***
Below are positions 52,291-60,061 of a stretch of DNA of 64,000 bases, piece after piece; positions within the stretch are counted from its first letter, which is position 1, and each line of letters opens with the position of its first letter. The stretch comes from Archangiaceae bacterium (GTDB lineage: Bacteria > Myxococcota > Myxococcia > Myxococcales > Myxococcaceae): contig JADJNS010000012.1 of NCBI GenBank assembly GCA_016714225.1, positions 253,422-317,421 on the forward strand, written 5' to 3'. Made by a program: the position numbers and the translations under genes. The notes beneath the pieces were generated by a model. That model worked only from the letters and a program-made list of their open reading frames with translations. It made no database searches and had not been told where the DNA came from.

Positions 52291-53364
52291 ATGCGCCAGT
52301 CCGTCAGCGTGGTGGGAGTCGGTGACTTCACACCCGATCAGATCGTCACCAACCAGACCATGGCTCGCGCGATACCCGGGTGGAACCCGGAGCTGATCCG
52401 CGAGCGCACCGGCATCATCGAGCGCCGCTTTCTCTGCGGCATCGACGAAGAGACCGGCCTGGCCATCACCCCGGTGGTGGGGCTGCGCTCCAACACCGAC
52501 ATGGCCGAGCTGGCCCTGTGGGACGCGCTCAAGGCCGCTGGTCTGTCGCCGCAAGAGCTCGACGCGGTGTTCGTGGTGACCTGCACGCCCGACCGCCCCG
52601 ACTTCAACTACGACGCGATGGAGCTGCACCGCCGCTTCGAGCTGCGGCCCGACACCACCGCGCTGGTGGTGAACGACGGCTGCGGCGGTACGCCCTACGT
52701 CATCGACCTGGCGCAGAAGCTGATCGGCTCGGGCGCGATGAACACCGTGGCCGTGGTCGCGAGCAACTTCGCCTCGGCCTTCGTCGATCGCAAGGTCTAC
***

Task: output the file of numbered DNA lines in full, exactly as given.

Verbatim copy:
Below are positions 52,291-60,061 of a stretch of DNA of 64,000 bases, piece after piece; positions within the stretch are counted from its first letter, which is position 1, and each line of letters opens with the position of its first letter. The stretch comes from Archangiaceae bacterium (GTDB lineage: Bacteria > Myxococcota > Myxococcia > Myxococcales > Myxococcaceae): contig JADJNS010000012.1 of NCBI GenBank assembly GCA_016714225.1, positions 253,422-317,421 on the forward strand, written 5' to 3'. Made by a program: the position numbers and the translations under genes. The notes beneath the pieces were generated by a model. That model worked only from the letters and a program-made list of their open reading frames with translations. It made no database searches and had not been told where the DNA came from.

Positions 52291-53364
52291 ATGCGCCAGT
52301 CCGTCAGCGTGGTGGGAGTCGGTGACTTCACACCCGATCAGATCGTCACCAACCAGACCATGGCTCGCGCGATACCCGGGTGGAACCCGGAGCTGATCCG
52401 CGAGCGCACCGGCATCATCGAGCGCCGCTTTCTCTGCGGCATCGACGAAGAGACCGGCCTGGCCATCACCCCGGTGGTGGGGCTGCGCTCCAACACCGAC
52501 ATGGCCGAGCTGGCCCTGTGGGACGCGCTCAAGGCCGCTGGTCTGTCGCCGCAAGAGCTCGACGCGGTGTTCGTGGTGACCTGCACGCCCGACCGCCCCG
52601 ACTTCAACTACGACGCGATGGAGCTGCACCGCCGCTTCGAGCTGCGGCCCGACACCACCGCGCTGGTGGTGAACGACGGCTGCGGCGGTACGCCCTACGT
52701 CATCGACCTGGCGCAGAAGCTGATCGGCTCGGGCGCGATGAACACCGTGGCCGTGGTCGCGAGCAACTTCGCCTCGGCCTTCGTCGATCGCAAGGTCTAC